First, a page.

While I’ve attended all 30 MLB Ballparks, this is the first time I’ve outlined the rankings and ratings all at once. My rankings and ratings are from the perspective of the person in the stands (i.e., not players, media), and they mostly align with the consensus view, a few outliers notwithstanding.
By: Cole Shoemaker3/4/19; UPDATED 3/6/20 Note: This feature will follow the format of our Best MLB Ballpark piece, so I won’t reiterate the importance of
In-Depth Reviews. Comprehensive Ratings.
Most of my ballpark reviews are detailed. Very detailed. Baseball stadiums represent everything I love—travel, architecture, sports business, hospitality, and of course, baseball—and that obsession is reflected in the depth of the writing.
We start with an overarching narrative in the introduction, often one that ties the genesis of the ballpark concept to its current state, then I dive into all of the particulars. Exhaustive long-form MLB stadium reviews go through everything from a ballpark’s surrounding neighborhood, architectural merits, and seating proximity to concessions, social spaces, and other amenities. I look at the totality of the ballpark experience, with each category proportioned appropriately of course. This is an encyclopedic volume of opinions on significant ballparks. Look for new features and articles too!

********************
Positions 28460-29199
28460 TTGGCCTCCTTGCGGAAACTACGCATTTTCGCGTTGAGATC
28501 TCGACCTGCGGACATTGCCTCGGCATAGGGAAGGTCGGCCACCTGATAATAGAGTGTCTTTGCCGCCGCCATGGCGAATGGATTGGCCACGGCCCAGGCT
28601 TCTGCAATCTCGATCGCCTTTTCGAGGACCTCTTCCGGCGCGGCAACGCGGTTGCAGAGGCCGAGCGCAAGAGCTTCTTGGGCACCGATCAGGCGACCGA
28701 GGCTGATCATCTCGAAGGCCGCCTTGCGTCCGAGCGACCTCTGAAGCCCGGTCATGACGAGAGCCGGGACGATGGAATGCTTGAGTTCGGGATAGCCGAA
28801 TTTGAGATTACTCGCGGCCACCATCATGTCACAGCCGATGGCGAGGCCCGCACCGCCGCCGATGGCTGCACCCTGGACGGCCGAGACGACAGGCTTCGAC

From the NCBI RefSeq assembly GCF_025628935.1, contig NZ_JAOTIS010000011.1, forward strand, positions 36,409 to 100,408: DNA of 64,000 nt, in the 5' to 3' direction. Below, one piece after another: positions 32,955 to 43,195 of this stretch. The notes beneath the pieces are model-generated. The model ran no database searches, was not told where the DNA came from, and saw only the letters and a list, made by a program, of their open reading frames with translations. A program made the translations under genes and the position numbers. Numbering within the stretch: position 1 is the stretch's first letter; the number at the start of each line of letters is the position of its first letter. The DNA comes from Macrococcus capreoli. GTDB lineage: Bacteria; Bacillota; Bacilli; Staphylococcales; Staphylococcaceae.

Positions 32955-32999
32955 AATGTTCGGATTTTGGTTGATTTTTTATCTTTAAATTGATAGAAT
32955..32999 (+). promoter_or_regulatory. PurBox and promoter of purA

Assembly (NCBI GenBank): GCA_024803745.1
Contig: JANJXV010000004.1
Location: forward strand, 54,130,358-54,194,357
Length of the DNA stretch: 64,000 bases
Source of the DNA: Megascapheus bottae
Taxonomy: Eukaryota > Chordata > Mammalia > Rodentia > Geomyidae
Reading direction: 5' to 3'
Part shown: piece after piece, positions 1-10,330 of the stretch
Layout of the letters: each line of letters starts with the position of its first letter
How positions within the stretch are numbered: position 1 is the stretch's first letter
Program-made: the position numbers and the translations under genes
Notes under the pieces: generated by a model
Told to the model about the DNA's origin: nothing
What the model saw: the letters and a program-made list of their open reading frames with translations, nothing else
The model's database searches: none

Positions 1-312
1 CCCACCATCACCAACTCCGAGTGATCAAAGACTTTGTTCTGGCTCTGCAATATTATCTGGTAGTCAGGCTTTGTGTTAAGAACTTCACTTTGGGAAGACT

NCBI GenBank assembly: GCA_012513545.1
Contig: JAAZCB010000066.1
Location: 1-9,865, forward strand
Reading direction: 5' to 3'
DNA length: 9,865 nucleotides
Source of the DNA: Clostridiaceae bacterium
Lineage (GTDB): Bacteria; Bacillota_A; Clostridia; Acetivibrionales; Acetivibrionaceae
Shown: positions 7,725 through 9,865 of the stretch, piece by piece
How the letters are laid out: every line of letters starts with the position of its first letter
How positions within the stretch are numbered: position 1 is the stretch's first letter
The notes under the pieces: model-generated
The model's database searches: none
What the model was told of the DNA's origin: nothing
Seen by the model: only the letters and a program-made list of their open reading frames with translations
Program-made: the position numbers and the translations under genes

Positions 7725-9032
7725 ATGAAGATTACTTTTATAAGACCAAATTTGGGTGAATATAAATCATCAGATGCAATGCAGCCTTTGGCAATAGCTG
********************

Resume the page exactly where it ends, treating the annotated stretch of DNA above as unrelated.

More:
The 2010s in tech were more evolution than revolution compared to the 90s and 00s, but image sharing capabilities went off the charts in the last decade. Smartphones paved the way, then Instagram changed the game. That being said, it takes a bit of effort to find an extensive repository of photos regarding a niche subject.
For the ordinary baseball fan, Ballparkratings.com’s primary appeal is the vast collection of photographs of all MLB and spring training ballparks. Each ballpark review features a gallery of 300+ photos, showcasing not only interior and exterior shots, but pictures that are more difficult to find, such as ballpark concourses, club lounges, suites, concessions, restaurants, memorabilia, etc. Images of virtually every space of MLB parks accessible to fans. All in one place!
There’s a robust community of traveling baseball fans and ballpark enthusiasts, but much of this stuff is in the weeds even for a ballpark nerd. It can get pretty esoteric! So, what am I doing here? I obviously write with the intent of sharing my passion with fellow baseball fans, but frankly, I do it for me.
The perverse incentives inherent in creating revenue-generating online content are not a factor in this clickbait-free space, because this is not a business. Almost no ads. No paywalls. No sponsored content. No affiliate links. No crowdfunding solicitation. No selling of merchandise. Of course, there’s nothing wrong with making money off such a platform, but I simply love ballparks (here is the “why”) and see this as a vehicle to voice my opinions and post my photos.
I’ve been to 37 MLB ballparks (all 30 active), all before the age of 30. I’ve been to 32 spring training complexes (all 24 active) and attended spring training for 22 consecutive years, including the last two. I revisit 10 or so MLB parks each year. Most of all, I pride myself on having seen almost every section and area of every ballpark to get the fullest possible perspective.